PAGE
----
Civil War quote relevant today


10-Year Member
Founding Member
Jun 9, 2006
I came across the following quote today. I think it is very relevant now even though it is 144 years old!

"It appears we have appointed our worst generals to command forces, and our most gifted and brilliant to edit newspapers! In fact, I discovered by reading newspapers that these editor/geniuses plainly saw all my strategic defects from the start, yet failed to inform me until it was too late.

Accordingly, I'm readily willing to yield my command to these obviously superior intellects, and I'll, in turn, do my best for the Cause by writing editorials - after the fact."

-Robert E. Lee, 1863

Any thoughts on this?
Great Post! Times haven't really changed, and some people still believe everything they read in the paper. Wasn't it around the same time that it was said "You can fool some of the people all of the time, and all of the people some of the time."? A little of that still coming over the AP wire every day too.
Proof positive that the only time Robert E. Lee erred was when he ordered an attack on Cemetery Ridge on July 3rd, 1863.
Speaking of quotes; here's one I came across today:

"The President is merely the most important among a large number of public servants. He should be supported or opposed exactly to the degree which is warranted by his good conduct or bad conduct, his efficiency or inefficiency in rendering loyal, able, and disinterested service to the Nation as a whole. Therefore it is absolutely necessary that there should be full liberty to tell the truth about his acts, and this means that it is exactly necessary to blame him when he does wrong as to praise him when he does right. Any other attitude in an American citizen is both base and servile. To announce that there must be no criticism of the President, or that we are to stand by the President, right or wrong, is not only unpatriotic and servile, but is morally treasonable to the American public. Nothing but the truth should be spoken about him or any one else. But it is even more important to tell the truth, pleasant or unpleasant, about him than about any one else."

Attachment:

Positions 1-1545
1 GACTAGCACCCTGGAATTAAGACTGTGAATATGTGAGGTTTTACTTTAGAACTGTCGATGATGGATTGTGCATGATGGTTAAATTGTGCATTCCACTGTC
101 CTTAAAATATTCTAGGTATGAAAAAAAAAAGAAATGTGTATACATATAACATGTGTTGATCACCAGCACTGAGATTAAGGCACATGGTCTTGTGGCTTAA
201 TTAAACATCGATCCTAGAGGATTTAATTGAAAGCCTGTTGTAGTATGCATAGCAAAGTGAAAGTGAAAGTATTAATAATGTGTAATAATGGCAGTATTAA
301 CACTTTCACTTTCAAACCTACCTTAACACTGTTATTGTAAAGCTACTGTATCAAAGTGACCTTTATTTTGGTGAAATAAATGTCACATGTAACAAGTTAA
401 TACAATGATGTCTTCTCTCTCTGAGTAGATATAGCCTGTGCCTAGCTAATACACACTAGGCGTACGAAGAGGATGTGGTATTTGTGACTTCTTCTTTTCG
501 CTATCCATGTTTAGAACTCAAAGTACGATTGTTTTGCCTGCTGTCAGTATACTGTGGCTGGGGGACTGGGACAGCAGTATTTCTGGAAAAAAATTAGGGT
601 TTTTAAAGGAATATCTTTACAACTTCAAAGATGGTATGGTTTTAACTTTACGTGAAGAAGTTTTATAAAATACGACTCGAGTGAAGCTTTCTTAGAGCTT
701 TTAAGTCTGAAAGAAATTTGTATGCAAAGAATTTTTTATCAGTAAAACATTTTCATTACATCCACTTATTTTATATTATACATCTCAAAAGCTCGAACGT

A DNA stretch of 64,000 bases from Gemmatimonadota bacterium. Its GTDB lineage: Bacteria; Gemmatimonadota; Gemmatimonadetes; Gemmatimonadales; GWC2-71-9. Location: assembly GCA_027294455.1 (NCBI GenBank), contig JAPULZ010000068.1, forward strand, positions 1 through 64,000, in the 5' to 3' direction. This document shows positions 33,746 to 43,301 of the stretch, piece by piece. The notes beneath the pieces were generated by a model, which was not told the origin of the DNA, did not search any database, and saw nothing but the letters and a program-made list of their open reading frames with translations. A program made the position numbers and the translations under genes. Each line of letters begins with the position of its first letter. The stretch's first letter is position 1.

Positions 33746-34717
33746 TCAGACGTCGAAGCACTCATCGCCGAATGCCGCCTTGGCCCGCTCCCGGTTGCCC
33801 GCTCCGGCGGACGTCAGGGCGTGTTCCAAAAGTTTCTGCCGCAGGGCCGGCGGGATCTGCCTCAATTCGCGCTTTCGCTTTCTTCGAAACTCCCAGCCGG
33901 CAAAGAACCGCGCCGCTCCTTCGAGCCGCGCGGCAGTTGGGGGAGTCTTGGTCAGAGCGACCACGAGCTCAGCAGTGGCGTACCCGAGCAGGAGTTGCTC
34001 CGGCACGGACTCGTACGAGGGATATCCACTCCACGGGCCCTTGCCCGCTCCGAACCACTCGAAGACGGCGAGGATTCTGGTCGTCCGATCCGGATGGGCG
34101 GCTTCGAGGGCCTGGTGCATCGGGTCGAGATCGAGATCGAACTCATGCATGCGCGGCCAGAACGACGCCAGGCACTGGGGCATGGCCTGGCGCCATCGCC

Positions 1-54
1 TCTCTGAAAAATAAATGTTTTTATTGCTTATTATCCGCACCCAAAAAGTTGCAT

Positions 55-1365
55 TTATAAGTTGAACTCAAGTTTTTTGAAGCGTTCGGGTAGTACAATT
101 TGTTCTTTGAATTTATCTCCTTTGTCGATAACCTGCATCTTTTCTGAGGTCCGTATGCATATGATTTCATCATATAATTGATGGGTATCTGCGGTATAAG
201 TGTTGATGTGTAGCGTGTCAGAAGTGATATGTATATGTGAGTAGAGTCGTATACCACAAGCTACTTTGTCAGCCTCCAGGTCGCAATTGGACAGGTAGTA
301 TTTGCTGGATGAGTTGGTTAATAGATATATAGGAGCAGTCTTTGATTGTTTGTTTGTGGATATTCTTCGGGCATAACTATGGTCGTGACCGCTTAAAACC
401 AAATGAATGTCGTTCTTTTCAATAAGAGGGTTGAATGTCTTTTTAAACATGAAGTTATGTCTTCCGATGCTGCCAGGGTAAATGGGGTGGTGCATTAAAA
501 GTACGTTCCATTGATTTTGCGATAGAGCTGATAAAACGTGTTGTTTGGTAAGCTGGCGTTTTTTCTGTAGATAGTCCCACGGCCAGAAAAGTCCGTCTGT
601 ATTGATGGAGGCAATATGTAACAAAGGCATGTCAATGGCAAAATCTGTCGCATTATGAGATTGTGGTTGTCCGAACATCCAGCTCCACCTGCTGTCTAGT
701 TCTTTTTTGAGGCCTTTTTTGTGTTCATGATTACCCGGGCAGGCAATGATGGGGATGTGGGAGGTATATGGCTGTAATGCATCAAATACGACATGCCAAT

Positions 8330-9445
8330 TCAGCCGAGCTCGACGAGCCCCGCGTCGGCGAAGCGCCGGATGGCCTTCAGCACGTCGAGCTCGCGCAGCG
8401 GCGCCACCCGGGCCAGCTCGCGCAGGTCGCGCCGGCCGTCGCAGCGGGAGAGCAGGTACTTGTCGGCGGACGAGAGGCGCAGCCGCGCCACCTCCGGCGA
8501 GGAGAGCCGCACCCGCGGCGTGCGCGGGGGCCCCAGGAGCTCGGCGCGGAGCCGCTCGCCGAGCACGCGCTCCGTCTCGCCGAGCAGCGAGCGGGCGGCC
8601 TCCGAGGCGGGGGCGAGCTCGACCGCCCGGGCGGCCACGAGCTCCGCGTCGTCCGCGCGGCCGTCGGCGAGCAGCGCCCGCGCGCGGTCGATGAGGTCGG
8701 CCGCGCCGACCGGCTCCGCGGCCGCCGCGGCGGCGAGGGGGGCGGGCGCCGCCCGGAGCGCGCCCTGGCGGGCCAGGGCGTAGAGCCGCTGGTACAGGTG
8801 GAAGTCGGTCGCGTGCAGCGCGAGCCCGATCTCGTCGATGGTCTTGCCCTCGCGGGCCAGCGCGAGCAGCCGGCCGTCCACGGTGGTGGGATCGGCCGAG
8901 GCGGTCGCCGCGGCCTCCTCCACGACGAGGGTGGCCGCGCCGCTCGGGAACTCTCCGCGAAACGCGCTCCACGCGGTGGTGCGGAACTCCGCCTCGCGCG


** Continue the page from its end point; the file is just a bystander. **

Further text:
Theodore Roosevelt
nosmileysforme said:
Nothing but the truth should be spoken about him or any one else.

He must be rolling in his grave to see what passes for "legitimate criticism" these days. :rolleyes:
Perhaps, but I do think they were more SINCERE.

Nowadays it's next to impossible to find someone in politics who actually means what he says and says what he means, and that's on EITHER side of the aisle.

One side can't do it for fear of having their asses handed to them by the electorate. The other is composed of so many cowards that they fear the media more than they fear ticking off their voters.

The result? A whole lot of crap. :mad:
There's was the "no-spin" zone ... or era ... or centuries. Ours isn't.

I suspect our forefathers ... and mothers like mine ... were more inclined to acknowledge bovine excrement when it was apparent.

And no doubt, it's this cultural phenomenon that may make the USNA notion of honor quaintly dated and oh so current and essential in a world capable of self-destructing at a moment's notice. The military must operate in a manner far above that of its governors.
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